He's sitting barefoot on a linoleum floor boxed into the corner by the shrieking shards of shattered
It's white. It's so pristinely, unforgivably white in this room, like that canvas he's had locked in a staring contest has begun to expand and enshroud everything his eyes once saw - every vista and valley, every vibrant range of nature through which his imagination danced suddenly blizzard-struck and snowblind - beautiful in its poetry, but an ivory hell for the barefoot man trapped in its banks.
All his notebooks are not books, but discarded scar tissue - compound fractures compounded on failures - These words are just the graffiti pissed from an unworthy heart, or so his mind has convinced him, this paper deserves its clear pristine purity, the ink he drips and scribbles serves no purpose but to lower its value - and his brain spits savage "You don't write, you just make paper dirty."
Perhaps this stands as why these books hold only half as many pages as they could, or why crumpled sheets have colonized the floorspace around his trash bin - protected by the caltrop field of broken brushes that paid the price for not painting what he wanted. And he knows he can't leave until something scars the scenery. To step through this room is to pierce his skin and bleed out through his feet - To walk away from art is to die, so he sits and stares as though challenging the sun "I dare you to blind me"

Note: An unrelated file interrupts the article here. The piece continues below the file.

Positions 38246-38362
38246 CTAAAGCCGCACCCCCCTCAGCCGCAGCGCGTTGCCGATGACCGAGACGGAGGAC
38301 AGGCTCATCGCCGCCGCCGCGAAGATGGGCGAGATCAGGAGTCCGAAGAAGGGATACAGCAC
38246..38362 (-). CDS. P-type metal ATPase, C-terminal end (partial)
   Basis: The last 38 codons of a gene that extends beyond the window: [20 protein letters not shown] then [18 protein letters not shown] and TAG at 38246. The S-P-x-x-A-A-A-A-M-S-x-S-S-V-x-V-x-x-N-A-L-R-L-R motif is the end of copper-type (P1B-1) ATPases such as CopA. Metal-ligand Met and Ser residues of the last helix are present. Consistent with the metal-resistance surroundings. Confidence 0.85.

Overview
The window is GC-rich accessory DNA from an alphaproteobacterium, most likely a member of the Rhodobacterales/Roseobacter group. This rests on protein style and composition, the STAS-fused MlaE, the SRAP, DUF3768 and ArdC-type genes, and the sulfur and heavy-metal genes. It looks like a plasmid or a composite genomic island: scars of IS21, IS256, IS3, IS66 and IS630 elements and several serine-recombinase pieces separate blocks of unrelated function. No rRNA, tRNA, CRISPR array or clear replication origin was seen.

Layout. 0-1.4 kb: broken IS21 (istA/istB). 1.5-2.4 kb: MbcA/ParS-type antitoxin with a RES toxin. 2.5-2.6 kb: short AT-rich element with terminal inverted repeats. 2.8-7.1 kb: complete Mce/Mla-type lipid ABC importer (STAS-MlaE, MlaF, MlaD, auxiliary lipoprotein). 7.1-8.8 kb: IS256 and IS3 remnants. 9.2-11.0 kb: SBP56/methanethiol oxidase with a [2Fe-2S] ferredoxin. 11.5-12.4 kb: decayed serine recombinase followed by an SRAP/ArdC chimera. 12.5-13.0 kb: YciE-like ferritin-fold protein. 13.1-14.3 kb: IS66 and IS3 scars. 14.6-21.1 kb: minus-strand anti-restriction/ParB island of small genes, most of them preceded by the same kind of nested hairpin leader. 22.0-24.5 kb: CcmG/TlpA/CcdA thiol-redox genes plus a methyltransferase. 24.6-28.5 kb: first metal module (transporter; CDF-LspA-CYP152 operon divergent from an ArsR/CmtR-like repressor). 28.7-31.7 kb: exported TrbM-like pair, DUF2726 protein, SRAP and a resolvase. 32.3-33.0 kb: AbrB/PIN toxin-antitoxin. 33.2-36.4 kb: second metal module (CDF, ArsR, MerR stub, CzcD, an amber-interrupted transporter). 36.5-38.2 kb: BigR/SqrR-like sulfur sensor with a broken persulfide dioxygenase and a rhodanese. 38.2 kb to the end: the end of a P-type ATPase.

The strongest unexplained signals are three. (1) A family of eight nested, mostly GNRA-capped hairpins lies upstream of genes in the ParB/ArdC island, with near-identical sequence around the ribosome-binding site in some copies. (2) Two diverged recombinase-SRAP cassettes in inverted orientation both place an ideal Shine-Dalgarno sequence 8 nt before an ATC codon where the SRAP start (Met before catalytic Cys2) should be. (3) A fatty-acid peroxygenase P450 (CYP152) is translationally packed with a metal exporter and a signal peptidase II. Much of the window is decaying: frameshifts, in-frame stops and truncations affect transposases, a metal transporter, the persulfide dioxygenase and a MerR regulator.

And yet why? Why, when his hands could craft worlds of colours un-named by our primitive speech, worlds that wrought envy from the richest and most content because their life could not approach the harmony sung by his pigments, worlds that illustrated that on the Seventh day, God rested - and he took up the slack.
Why, when his heart could string words, words that when grouped each carried the weight of a life sentence, words that would inspire life-long writers to vows of silence because they felt they must never again insult his medium by tarnishing its shine - lest it cease reflecting all creation to the reader.
This is a man who could create things of such beauty that we would forever name the stars pollution of the eyes.
And he's sitting barefoot on a linoleum floor boxed into the corner by the shrieking shards of shattered paintbrush shrapnel, trying to decide whether inspiration or starving to death would be a more accurate depiction of mercy.